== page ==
Front Page Titles (by Subject) CHAPTER IX.: THE WILL. - The Principles of Psychology
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CHAPTER IX.: THE WILL. - Herbert Spencer, The Principles of Psychology 
The Principles of Psychology (London: Longman, Brown, Green and Longmans, 1855).
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§ 205. It must be obvious to all who have followed the argument thus far, that what we call Will, is but another aspect of that same general process whose other aspects have been delineated in the last three chapters. Not only do Memory, Reason, and Feeling, simultaneously arise as the automatic actions become complex, infrequent, and hesitating; but Will arises at the same time, and is necessitated by the same conditions. As the advance from the simple and indissolubly coherent psychical changes, to the psychical changes that are involved and dissolubly coherent, is in itself the commencement of Memory, Reason, and Feeling; so also is it in itself the commencement of Will. On passing from the compound reflex actions to those actions so highly compounded as to be imperfectly reflex—on passing from the groups of psychical changes that are organically connected, and take place with extreme rapidity, to those groups of psychical changes which are not organically connected, and take place with some deliberation, and therefore consciously; we pass to an order of mental action which is one of Memory, Reason, Feeling, or Will, according to the relation in which we consider it.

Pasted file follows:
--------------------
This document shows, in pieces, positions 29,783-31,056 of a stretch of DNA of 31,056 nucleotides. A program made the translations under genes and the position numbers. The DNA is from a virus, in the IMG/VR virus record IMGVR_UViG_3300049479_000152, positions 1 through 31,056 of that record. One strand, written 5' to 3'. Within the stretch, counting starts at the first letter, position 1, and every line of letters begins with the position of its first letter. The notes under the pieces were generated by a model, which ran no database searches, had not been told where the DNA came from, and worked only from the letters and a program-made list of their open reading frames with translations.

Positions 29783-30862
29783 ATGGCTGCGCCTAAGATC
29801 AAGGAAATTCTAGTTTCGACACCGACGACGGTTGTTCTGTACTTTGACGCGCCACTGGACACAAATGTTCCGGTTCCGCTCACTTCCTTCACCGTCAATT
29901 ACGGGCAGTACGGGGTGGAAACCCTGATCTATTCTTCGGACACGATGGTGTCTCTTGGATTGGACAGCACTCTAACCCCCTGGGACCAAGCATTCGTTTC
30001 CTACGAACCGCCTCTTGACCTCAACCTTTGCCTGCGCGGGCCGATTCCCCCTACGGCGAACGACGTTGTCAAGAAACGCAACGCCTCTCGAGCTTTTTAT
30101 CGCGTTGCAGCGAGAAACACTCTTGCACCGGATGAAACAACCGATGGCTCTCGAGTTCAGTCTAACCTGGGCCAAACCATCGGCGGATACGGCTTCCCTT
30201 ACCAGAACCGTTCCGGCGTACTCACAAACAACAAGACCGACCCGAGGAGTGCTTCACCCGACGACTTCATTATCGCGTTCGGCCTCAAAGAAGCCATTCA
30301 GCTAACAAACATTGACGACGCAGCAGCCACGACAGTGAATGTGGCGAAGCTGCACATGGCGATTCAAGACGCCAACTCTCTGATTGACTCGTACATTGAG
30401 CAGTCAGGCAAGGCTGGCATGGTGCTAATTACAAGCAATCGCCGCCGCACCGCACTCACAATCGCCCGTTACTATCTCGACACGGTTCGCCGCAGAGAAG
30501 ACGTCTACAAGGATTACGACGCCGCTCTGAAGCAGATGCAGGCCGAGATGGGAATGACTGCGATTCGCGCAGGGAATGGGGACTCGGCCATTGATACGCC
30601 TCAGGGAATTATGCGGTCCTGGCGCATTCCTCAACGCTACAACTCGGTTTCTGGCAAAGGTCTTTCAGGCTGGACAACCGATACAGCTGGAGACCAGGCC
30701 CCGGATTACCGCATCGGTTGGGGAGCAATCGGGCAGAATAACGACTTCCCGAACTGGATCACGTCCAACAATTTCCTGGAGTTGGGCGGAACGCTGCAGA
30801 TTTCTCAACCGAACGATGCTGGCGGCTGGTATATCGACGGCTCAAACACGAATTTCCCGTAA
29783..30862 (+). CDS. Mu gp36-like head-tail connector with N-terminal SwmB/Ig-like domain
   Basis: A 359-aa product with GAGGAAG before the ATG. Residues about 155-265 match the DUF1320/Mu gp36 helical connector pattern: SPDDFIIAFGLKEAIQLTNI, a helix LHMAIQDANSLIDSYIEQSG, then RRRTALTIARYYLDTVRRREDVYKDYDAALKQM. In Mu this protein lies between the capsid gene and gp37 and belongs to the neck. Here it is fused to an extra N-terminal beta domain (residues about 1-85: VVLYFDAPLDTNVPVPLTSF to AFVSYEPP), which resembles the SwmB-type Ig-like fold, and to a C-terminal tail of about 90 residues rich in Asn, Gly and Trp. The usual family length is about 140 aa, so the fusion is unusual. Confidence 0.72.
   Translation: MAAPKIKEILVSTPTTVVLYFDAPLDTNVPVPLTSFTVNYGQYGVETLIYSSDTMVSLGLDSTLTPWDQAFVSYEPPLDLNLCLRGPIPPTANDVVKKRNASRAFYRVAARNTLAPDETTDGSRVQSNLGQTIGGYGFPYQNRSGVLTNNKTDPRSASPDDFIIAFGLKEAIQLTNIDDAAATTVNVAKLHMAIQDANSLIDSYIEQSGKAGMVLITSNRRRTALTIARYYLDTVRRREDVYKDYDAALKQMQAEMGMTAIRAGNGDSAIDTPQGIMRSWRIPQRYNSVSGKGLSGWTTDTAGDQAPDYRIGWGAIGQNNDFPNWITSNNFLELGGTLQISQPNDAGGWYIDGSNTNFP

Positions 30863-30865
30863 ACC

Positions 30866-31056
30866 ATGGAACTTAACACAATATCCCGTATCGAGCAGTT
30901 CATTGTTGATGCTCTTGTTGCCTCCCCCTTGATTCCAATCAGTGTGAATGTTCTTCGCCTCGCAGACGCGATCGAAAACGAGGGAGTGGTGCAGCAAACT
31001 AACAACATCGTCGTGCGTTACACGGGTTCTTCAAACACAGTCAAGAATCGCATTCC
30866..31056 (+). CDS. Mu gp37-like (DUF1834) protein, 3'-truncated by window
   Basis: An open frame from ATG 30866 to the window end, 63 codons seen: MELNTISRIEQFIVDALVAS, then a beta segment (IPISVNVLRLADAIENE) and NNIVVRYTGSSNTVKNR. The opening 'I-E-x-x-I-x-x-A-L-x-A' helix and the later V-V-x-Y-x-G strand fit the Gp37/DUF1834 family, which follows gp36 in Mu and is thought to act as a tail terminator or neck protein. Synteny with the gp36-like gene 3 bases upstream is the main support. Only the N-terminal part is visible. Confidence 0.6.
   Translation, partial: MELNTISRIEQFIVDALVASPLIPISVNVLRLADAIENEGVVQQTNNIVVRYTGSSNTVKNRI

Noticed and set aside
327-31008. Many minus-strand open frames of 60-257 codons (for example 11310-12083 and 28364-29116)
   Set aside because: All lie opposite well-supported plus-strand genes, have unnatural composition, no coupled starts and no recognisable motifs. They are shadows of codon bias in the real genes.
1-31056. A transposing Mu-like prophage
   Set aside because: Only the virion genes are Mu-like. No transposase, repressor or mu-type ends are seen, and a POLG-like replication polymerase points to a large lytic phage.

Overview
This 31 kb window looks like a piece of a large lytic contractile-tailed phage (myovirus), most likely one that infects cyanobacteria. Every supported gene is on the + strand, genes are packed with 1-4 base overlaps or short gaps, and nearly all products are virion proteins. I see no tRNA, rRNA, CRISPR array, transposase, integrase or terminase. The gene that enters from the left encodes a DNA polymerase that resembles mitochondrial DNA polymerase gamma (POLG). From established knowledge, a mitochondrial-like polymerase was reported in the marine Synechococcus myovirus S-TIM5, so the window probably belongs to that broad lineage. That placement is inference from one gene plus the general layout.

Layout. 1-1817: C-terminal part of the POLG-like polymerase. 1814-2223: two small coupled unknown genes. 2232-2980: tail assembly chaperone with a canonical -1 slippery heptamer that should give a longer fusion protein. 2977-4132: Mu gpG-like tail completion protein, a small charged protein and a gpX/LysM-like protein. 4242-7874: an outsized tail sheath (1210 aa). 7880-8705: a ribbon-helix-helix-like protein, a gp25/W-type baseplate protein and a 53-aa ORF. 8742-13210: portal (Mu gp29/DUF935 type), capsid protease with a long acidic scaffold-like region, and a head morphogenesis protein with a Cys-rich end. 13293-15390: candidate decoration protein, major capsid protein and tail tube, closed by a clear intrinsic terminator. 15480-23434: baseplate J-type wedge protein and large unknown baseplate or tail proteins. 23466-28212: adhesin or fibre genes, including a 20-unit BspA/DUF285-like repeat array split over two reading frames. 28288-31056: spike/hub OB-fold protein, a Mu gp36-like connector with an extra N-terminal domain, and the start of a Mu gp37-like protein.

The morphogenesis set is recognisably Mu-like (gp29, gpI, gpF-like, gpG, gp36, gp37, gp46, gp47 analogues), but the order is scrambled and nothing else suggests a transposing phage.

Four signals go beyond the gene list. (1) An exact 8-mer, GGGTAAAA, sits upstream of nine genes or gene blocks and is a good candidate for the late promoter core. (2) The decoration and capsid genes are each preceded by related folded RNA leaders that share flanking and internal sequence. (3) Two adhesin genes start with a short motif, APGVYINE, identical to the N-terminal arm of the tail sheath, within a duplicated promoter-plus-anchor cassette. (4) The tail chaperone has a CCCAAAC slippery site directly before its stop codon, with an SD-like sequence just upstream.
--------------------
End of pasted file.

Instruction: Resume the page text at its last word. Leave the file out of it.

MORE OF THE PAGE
This is a conclusion of which we may be certain, even in anticipation of any special synthesis. For, as before said, all modes of consciousness can be nothing else than incidents of the correspondence between the organism and its environment; and as such, must be different sides of, or different phases of, the co-ordinated groups of changes whereby inner relations are adjusted to outer relations. Between the reception of certain impressions and the performance of certain appropriate motions, there is some inward connection. If the inward connection is perfectly organic, the action is of the reflex order, either simple or compound; and none of the phenomena of consciousness proper, exist. If the inward connection is not perfectly organic, then the psychical changes which connect the impressions and motions, are conscious ones; the entire action is a conscious action, and must exhibit all the essential elements of a conscious action: that is—must simultaneously exhibit Memory, Reason, Feeling, and Will; for there can be no conscious adjustment of an inner to an outer relation without all these being involved. But let us consider the matter more nearly.